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Greece moves closer to a deal

The government in Athens has given way on key proposals, reviving hopes of a deal between Greece and its creditors. 

The Greek government has inched closer to a deal that could prevent Greece from a default and an exit from the single European currency after the ruling party, Syriza, put forward proposals to raise VAT and cut the country’s pensions bill.

In addition, the Greek Prime Minister, Alexis Tsipras, has pledged to achieve budget surpluses of one percent this year, two per cent next year and three per cent in 2017.

Corporation tax will also rise, to 29 per cent, while a “solidarity supplement” on the rate of income tax will also rise, bringing in an extra €220m a year.

Tsipras’ concessions increase the chance that Greece’s creditors and the European Union will agree to release further bailout funds, allowing the government in Athens to make the £1.6bn payout it needs to make to the IMF by the end of the month.

Eurozone finance ministers will meet today to discuss whether the Greek deal is acceptable and if the numbers add up.

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Could Jeremy Corbyn still be excluded from the leadership race? The High Court will rule today

Labour donor Michael Foster has applied for a judgement. 

If you thought Labour's National Executive Committee's decision to let Jeremy Corbyn automatically run again for leader was the end of it, think again. 

Today, the High Court will decide whether the NEC made the right judgement - or if Corbyn should have been forced to seek nominations from 51 MPs, which would effectively block him from the ballot.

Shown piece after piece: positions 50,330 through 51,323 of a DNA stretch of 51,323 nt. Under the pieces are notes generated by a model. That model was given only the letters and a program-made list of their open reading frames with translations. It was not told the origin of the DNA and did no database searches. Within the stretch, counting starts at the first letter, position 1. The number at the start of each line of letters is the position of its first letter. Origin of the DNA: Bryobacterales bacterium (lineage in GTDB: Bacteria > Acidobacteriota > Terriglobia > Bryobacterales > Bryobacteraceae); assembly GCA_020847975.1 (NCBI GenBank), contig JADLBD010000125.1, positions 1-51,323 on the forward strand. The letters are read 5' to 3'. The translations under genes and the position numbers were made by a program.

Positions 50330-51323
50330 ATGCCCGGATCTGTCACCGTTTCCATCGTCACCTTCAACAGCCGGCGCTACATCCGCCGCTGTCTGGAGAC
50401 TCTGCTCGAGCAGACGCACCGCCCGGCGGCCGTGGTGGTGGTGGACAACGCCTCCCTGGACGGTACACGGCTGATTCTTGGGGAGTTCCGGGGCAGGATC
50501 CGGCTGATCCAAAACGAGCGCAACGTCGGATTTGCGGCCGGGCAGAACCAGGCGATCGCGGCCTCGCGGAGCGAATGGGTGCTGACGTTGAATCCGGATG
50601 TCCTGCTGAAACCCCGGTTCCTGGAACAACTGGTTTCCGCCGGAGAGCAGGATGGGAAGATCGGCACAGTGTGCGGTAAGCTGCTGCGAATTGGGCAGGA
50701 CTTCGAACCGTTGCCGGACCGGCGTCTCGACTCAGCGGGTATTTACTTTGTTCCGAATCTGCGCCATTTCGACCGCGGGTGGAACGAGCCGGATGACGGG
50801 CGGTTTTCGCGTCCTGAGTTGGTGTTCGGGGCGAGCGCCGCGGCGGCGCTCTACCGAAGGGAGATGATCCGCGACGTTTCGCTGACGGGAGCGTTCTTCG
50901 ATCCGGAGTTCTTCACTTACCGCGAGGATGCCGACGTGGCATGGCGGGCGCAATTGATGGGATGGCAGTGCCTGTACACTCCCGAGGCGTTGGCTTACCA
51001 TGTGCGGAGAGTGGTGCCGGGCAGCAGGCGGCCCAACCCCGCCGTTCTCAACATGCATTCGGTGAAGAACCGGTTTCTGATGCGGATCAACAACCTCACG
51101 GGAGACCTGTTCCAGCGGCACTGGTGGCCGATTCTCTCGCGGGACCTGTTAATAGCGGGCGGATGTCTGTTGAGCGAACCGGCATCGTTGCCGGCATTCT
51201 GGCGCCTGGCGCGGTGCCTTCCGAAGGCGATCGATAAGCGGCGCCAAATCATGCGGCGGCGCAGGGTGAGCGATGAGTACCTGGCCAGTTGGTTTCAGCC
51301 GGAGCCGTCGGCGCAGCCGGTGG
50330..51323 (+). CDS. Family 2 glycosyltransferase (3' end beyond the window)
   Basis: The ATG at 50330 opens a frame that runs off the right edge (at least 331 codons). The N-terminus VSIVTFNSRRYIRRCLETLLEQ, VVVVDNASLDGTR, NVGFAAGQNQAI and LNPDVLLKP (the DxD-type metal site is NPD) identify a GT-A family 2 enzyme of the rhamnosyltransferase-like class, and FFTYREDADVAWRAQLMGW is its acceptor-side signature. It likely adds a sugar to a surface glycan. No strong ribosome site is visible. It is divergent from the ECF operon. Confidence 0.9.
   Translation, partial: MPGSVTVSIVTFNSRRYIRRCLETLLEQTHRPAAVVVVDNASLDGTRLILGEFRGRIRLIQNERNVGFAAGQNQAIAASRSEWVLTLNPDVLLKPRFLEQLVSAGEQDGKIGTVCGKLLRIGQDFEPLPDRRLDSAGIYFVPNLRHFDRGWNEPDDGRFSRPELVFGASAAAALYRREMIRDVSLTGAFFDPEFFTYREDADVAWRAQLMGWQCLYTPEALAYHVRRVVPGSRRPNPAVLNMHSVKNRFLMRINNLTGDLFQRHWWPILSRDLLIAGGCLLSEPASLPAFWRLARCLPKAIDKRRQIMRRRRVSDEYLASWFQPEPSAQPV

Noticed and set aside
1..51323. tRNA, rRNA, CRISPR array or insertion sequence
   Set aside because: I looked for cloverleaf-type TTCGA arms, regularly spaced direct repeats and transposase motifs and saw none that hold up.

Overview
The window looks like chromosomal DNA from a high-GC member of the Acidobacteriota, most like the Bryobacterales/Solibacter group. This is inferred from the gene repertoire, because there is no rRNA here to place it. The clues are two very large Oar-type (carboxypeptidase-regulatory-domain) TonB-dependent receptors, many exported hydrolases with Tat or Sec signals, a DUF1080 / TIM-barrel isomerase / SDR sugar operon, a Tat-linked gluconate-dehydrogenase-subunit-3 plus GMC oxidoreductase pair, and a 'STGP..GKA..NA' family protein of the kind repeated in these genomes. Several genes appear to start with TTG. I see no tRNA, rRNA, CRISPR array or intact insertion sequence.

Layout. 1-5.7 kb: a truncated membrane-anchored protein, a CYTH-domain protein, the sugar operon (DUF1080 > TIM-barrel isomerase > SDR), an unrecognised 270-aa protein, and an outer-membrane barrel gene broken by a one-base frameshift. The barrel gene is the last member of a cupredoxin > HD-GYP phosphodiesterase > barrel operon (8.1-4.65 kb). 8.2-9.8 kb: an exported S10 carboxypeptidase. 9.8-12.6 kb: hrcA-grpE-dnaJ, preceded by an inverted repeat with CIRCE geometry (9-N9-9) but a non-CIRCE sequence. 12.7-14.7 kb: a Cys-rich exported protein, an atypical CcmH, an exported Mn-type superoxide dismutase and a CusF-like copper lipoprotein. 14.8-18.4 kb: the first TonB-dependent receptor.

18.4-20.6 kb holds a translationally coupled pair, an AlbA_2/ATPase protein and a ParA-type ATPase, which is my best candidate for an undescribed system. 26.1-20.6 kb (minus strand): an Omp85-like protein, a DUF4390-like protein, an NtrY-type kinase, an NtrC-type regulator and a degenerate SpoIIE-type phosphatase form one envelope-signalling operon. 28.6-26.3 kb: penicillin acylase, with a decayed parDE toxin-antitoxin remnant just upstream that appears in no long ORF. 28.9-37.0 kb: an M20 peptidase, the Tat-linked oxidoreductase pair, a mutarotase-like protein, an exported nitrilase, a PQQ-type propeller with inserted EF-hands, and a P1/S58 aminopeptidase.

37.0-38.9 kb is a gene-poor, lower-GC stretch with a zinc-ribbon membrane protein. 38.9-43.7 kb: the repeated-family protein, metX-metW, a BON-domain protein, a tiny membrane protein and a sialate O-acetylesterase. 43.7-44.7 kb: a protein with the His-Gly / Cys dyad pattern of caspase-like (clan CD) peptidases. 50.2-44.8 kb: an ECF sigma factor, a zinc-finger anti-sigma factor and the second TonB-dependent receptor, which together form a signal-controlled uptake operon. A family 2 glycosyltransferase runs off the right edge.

The legal challenge is brought by Michael Foster, a Labour donor and former parliamentary candidate. Corbyn is listed as one of the defendants.

Before the NEC decision, both Corbyn's team and the rebel MPs sought legal advice.

Foster has maintained he is simply seeking the views of experts. 

Nevertheless, he has clashed with Corbyn before. He heckled the Labour leader, whose party has been racked with anti-Semitism scandals, at a Labour Friends of Israel event in September 2015, where he demanded: "Say the word Israel."

But should the judge decide in favour of Foster, would the Labour leadership challenge really be over?

Dr Peter Catterall, a reader in history at Westminster University and a specialist in opposition studies, doesn't think so. He said: "The Labour party is a private institution, so unless they are actually breaking the law, it seems to me it is about how you interpret the rules of the party."

Corbyn's bid to be personally mentioned on the ballot paper was a smart move, he said, and the High Court's decision is unlikely to heal wounds.

 "You have to ask yourself, what is the point of doing this? What does success look like?" he said. "Will it simply reinforce the idea that Mr Corbyn is being made a martyr by people who are out to get him?"